Rolling with Kodak Ektar 100+2
As I mentioned in my last post, I don’t think I’ll be using Kodak Ektar as my daily driver in my film camera; the saturated colours and high contrast doesn’t really go with the way I want my images to look, however seeing as I bought a pack of two I thought I’d experiment a bit with this one and shoot beyond box speed.
For anyone that doesn’t know what pushing and pulling film is, you’re essentially telling your light meter that the film is either rated at a higher ISO or a lower ISO so you over or under expose the image when taking the picture. This is then made up for in the developing stage by soaking the film in chemicals for longer or shorter to compensate for the exposure. For example, Kodak Ektar is rated at 100 ISO, this is called the box speed. But if I’m shooting in an environment where 100 ISO will mean that my shutter speed will be too slow or my aperture too wide, which will let in more light but mean that the image might have motion blur or an out of focus area that I want to be in focus, then I can tell the camera to push it 2 stops to 400 ISO and fix the exposure by developing it for longer.
Which is what I did with this roll. I exposed this roll at 400 ISO in two very different environments. The first half I shot while down in Dorset visiting my grandparents on the Jurassic coast, and the second half I filled while snowboarding in the alps at The 3 Valleys Ski Resort.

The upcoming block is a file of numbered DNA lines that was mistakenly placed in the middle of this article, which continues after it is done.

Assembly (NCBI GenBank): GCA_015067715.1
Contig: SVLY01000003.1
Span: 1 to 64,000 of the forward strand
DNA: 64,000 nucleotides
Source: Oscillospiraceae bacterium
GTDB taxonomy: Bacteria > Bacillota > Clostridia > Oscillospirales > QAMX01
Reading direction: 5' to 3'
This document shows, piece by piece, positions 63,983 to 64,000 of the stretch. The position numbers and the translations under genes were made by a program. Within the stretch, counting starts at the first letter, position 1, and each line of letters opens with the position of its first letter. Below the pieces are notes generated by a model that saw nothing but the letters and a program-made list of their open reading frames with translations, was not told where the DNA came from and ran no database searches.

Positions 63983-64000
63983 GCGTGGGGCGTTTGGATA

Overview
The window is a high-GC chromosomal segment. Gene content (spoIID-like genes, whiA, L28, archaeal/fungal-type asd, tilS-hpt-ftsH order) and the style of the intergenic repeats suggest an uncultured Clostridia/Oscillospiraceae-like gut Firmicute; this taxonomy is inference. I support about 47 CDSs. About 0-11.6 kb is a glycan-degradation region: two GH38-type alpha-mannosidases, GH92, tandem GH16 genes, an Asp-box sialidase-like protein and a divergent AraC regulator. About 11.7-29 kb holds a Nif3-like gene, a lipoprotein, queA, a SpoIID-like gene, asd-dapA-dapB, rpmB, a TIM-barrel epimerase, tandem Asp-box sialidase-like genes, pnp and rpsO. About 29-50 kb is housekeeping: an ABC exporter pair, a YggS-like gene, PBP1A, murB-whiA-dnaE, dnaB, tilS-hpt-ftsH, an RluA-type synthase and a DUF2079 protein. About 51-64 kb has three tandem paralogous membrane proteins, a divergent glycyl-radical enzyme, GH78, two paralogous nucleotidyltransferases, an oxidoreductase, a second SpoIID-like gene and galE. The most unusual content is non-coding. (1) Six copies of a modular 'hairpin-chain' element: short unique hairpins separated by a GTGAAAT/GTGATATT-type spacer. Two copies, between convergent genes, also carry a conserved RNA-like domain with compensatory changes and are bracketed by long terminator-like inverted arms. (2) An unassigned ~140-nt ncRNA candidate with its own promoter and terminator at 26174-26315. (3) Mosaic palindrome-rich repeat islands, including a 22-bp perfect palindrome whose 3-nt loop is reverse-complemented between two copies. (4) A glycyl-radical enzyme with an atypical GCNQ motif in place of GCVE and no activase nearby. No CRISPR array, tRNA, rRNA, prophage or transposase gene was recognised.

We can see that by pushing this roll of Ektar there is a substantial increase in grain, which isn’t saying a lot considering there was virtually none in the box speed roll. This is especially visible in the shadows in the bottom right corner of this photo of the bay.
There is also an increase in contrast by pushing this film. These photos were taken on bright sunny days yet the tops of the cliffs look incredibly dark and the people look like shadowy figures in the distance. Interestingly I actually prefer this look over the box speed shots of Ektar as it gives it a harsher look which I think comes across as more artistic and less editorial.
Another interesting note is that pushing this film causes a more stark separation of highlights and shadows, due to the increased contrast.
For some reason I find myself really drawn to this image taken from my chalet balcony. It’s out of focus, poorly lit and there isn’t really any element of composition. To be honest I was just testing the film to make sure it was still rolling after travelling for a couple of days. But if it’s a game of finding beauty in the imperfections then this photo should be absolutely stunning.
This was the last image in the roll, I went on a bit of a hike during a cloudy day to try and hunt down an image when I came across this vegetation trying to make itself know amongst the evergreen forest. It’s another one where we can really see a lot of detail disappearing in the shadows of the trees on the right hand side but there’s still enough sharpness to pick out the ski lifts in the background. Other than that, I do just enjoy it as a composition.
For the full unedited album, dust and all, check out my Flickr here.